Probate is a court controlled mechanism where the court transfers assets from someone who died (decedent) to the decedent’s beneficiaries. The beneficiaries are those listed in the decedent’s Will. When the decedent dies with a Will we refer to this as the decedent dying testate.
If the decedent died without a Will (intestate), then the decedent’s beneficiaries will be determined by the Florida Statutes. Usually, these will be the closest family members – spouse, children, etc. This means that without a Will your assets could pass to your crazy Uncle that you haven’t talked to in twenty years.
Assets that could pass through a decedent’s Will are personal property (your 2005 VW Bug), real estate, financial accounts, and even business interests (such as an LLC).
When do these assets pass through the Will? They pass through the decedent’s Will when the assets are titled solely in the decedent’s name. This often happens with real estate because there are limited options to have real estate avoid probate.
This means just having a Will – even though every person should have a Will — is often not a great way of setting up your estate plan.
A Will is a one-way ticket to probate
Probate in Florida is expensive, time-consuming, open to the public, and is often very stressful for your family and loved ones. Attorneys love it because we make a lot of money off probate (as you’ll see below).
Probate can be completely avoided with proper estate planning done by a competent estate planning attorney. Yes, this also means avoiding LegalZoom.
Proper estate planning – either by setting up a Trust, executing a Lady Bird Deed, or having your assets pass through beneficiary designation – allows your beneficiaries to receive assets without much cost or headache and avoids the courts altogether.
Different Types of Probate in Florida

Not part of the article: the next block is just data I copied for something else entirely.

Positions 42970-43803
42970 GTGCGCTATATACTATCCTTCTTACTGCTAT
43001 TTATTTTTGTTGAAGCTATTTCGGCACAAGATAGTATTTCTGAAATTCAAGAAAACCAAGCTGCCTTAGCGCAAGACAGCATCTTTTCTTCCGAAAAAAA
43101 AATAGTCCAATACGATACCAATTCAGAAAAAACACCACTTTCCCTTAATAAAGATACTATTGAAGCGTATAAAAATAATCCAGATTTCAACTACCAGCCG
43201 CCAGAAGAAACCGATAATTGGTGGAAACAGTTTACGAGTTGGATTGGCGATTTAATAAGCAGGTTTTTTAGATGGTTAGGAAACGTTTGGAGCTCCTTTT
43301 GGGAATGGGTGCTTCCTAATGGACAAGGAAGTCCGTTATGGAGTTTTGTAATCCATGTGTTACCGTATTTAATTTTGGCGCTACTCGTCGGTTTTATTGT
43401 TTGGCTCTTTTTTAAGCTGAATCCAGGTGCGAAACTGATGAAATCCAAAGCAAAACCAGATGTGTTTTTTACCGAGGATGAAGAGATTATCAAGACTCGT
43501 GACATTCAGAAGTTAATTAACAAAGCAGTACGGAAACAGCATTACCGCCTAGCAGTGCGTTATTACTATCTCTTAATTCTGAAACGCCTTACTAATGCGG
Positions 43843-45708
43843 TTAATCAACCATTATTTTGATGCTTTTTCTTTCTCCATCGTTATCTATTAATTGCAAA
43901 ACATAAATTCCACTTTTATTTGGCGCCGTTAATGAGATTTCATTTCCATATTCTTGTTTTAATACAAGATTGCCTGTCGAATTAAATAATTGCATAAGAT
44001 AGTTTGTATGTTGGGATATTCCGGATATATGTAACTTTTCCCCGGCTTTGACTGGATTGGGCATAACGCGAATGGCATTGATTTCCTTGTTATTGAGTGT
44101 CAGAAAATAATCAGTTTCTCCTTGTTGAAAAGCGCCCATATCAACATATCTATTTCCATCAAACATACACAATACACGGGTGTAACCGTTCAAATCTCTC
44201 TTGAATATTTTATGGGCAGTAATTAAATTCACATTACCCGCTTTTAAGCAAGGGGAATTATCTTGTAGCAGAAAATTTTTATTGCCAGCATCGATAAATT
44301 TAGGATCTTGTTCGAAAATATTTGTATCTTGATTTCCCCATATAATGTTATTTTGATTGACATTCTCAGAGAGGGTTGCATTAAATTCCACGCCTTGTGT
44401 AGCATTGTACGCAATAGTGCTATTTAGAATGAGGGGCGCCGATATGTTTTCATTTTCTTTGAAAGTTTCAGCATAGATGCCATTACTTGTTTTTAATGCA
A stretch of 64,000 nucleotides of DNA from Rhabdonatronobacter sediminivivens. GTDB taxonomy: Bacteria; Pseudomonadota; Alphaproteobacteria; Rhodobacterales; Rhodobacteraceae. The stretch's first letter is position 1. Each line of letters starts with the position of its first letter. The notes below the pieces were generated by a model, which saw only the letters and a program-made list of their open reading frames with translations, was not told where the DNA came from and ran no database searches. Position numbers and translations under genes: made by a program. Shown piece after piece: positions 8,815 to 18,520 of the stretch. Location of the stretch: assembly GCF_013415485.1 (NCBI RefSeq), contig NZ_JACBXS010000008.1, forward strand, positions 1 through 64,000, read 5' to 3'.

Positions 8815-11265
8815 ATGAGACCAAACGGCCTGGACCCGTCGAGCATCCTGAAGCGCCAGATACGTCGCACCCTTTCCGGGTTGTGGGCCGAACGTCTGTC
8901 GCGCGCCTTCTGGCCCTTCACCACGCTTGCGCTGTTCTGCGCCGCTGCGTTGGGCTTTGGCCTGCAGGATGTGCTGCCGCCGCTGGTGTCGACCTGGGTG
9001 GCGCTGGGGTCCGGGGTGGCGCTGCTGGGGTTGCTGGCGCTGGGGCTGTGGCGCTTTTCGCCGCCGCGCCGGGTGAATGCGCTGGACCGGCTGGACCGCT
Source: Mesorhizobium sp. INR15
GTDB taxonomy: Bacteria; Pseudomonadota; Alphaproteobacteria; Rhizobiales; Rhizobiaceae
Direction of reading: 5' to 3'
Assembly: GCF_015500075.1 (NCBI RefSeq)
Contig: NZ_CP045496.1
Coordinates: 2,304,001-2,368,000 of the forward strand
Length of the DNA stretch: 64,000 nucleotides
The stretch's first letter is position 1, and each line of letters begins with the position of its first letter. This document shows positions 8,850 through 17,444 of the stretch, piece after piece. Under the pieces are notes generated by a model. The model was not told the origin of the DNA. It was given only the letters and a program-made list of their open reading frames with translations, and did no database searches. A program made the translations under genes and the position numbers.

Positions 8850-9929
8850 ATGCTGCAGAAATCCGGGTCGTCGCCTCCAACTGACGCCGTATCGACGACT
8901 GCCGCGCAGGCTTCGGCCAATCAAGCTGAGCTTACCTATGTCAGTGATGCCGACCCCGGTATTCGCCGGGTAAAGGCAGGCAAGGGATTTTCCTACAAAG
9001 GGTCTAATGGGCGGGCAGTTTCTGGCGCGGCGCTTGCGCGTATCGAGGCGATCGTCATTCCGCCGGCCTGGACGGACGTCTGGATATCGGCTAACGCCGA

The two most common types of probate in Florida are summary administration and formal administration.
In a summary administration, a petitioner petitions the court to probate the asset or assets of the decedent. A petitioner is much different than an executor/personal representative. The petitioner does not have any power granted to them by the court and are very limited in what they can and cannot do.
Summary administration is often the preferred method of probate in Florida because it is usually less expensive and much less time consuming than a formal administration. Summary administrations are used when probate assets total less than $75,000. There are some exceptions when assets are above $75,000 (e.g. homestead real property) or when the decedent has been deceased for more than two years.
A summary administration will take anywhere from one to four months – the length of a summary administration varies depending on whether there are any creditors (e.g. medical bills), how quickly the petitioner and beneficiaries sign documents, and how busy the court is.
A formal administration happens when there are more than $75,000 in probate assets or when it is necessary for there to be an executor/personal representative.
In a formal administrative an executor/personal representative is appointed to administer the decedent’s probate estate.
If the decedent died with a Will, then the executor/personal representative will most often be the person who was nominated to serve in the Will. If there is no Will, then the court will decide who will become the executor/personal representative based on the Florida Statutes.